Recently my mind has been stirring. I find myself held hostage to a seemingly endless cascade of thoughts on the nature of Karate and Budo. Sometimes my martial musings deal with the mundane– technique, strategy, applications, etc. These are easy enough to deal with…I pick up a pen and paper and give them form, until I can get to the dojo and test out my newly encountered hypotheses. But others are not so easily dismissed. They burrow deep into my gut and I ruminate on them much as a cow does its cud.
Lately I’ve been contemplating the meaning of “Karate.” I’m not referring to the etymology of the actual word (although at some point, that may become germane to this topic), but the reason why I practice. What do we learn from Karate?
Of course there are the obvious answers–kicking, punching, kata, self-defense, self-confidence, self-reliance, discipline, etc. But I am sure there are plenty of people who are self reliant, confident, and disciplined and have never stepped foot in a karate dojo. There are also other arts that teach one how to kick and punch. How does karate differ? I extoll the virtues of this path to anyone who will lend even a near-deaf ear, yet I am left thinking,”what does it truly offer me ?”
This lead me to think about the word “karate” itself. It is commonly known that the word “karate” originally meant “China hand,” but was changed to “empty hand” in an effort by the Japanese to distance “their” art from its Chinese antecedents. Hence, the word “Karate” as we know it now refers to an art practiced without the use of weapons, thus an empty hand. But what if it means more than that? Let’s think about it for a second.
What is one of the major functions served by our hands ? I would say that most often, my hands are used to grab on and hold on to any number of things–perhaps a cup of coffee in the morning, or my iphone when I wish to make a call or check my email. Often I grab the steering wheel in frustration as I battle my way through traffic on my way enroute to work.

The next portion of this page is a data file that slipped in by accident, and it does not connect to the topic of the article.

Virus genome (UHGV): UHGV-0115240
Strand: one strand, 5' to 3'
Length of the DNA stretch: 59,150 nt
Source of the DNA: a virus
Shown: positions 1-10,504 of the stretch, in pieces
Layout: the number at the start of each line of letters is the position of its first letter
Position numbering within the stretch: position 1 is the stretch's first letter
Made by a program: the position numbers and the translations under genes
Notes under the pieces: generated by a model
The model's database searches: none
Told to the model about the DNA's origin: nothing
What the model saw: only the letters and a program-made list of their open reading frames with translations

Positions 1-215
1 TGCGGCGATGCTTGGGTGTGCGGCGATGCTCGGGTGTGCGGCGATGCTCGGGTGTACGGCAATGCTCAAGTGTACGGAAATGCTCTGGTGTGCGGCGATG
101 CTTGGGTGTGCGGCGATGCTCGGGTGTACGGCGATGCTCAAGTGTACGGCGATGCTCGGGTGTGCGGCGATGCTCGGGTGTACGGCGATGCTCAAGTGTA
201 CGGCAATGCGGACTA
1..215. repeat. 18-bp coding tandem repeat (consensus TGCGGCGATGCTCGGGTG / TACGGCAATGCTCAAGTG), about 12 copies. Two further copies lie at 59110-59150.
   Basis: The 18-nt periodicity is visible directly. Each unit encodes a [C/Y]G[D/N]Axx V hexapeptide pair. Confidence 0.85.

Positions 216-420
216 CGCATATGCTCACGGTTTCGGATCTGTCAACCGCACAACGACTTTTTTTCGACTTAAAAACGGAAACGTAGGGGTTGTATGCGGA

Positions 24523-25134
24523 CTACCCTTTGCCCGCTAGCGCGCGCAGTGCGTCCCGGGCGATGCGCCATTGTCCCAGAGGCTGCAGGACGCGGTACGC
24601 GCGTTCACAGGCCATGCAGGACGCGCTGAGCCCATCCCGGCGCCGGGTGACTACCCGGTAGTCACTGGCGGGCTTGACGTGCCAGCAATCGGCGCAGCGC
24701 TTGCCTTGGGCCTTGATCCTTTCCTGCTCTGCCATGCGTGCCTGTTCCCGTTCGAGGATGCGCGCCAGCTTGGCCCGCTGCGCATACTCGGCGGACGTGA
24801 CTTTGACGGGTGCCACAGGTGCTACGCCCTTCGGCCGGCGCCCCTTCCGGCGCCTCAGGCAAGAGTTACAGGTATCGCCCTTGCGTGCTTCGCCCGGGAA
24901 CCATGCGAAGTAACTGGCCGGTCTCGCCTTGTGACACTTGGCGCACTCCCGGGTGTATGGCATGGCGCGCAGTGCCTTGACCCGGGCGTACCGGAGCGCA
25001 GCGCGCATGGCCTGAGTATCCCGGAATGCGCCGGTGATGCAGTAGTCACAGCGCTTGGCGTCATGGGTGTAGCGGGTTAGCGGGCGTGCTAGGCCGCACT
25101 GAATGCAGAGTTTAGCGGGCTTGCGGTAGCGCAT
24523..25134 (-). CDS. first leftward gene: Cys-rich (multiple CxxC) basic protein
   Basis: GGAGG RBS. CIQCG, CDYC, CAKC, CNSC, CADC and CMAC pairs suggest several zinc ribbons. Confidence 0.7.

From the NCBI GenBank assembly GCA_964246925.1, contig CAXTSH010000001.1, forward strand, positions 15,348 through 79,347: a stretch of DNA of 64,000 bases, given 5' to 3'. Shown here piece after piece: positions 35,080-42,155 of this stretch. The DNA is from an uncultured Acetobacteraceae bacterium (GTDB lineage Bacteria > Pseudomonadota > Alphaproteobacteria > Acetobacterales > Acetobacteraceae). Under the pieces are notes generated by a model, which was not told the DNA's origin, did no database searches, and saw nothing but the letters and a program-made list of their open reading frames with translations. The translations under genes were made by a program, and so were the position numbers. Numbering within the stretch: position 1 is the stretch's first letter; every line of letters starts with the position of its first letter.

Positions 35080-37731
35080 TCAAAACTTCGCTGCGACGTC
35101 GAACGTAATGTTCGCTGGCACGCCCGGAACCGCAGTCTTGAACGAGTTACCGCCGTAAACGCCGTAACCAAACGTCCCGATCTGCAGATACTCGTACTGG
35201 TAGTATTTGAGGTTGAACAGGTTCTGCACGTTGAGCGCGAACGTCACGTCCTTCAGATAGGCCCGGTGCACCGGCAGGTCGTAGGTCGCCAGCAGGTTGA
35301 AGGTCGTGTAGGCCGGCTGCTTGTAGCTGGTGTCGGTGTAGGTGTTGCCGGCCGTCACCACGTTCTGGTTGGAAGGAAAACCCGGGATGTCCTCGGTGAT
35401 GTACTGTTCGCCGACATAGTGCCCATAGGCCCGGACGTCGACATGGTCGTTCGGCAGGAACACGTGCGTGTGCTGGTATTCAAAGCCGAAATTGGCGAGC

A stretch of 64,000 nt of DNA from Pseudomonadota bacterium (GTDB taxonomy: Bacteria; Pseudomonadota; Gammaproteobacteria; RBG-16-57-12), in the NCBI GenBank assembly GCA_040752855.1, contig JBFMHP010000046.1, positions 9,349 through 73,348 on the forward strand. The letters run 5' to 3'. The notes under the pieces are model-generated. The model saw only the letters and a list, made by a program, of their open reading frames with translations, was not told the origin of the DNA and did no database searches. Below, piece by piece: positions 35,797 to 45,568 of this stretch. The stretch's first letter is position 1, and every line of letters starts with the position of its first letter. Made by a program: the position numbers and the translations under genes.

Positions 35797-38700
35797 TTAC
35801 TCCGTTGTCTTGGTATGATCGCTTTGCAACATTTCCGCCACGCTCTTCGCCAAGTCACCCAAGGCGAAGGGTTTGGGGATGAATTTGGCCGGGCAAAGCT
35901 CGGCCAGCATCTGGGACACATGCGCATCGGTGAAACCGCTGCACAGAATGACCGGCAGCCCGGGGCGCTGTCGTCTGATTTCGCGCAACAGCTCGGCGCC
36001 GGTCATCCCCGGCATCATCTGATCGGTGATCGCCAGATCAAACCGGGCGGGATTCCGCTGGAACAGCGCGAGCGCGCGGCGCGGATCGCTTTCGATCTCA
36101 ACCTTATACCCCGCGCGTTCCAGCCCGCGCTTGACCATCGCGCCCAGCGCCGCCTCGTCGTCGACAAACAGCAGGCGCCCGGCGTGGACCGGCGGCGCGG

What if, all of those hours spent sweating and kiai-ing our way through kihon, kata, and kumite allowed us to truly “empty our hands.” What if, each time you stepped into the embujo (training space of a dojo) you let go of all the unimportant things we tend to hold onto simply because we don’t know how to let go of them or worse yet we refuse to let go of for fear we may not recognize ourselves without the baggage that so often defines us. What if, during a sparring match when you have been beaten to the point of submission and don’t think you can endure another second, you let go of all your preconceived limitations and realize just how strong you truly are.
Personally I know that whenever I am practicing, there is no “space” to think of anything else. It doesn’t matter if I had a great day or a disastrous one. Once I step onto the mat all the days events fade to black and all that remains is my spirit and my “empty hands” ready to accept whatever lessons I may be fortunate enough to receive that day.
The funny thing about our hands, is that they can only hold on to a few things at a time. If our hands are constantly full, it’s had to receive anything new. Think of all the wondrous things we may miss while clenching on to things that may no longer serve a purpose in our lives. Why hold on to a hammer, when a wrench is what you may really need?
So perhaps Karate is supposed to teach us how to stop holding on…how to let go…how to empty are hands so that we can receive anew. That’s what it teaches me!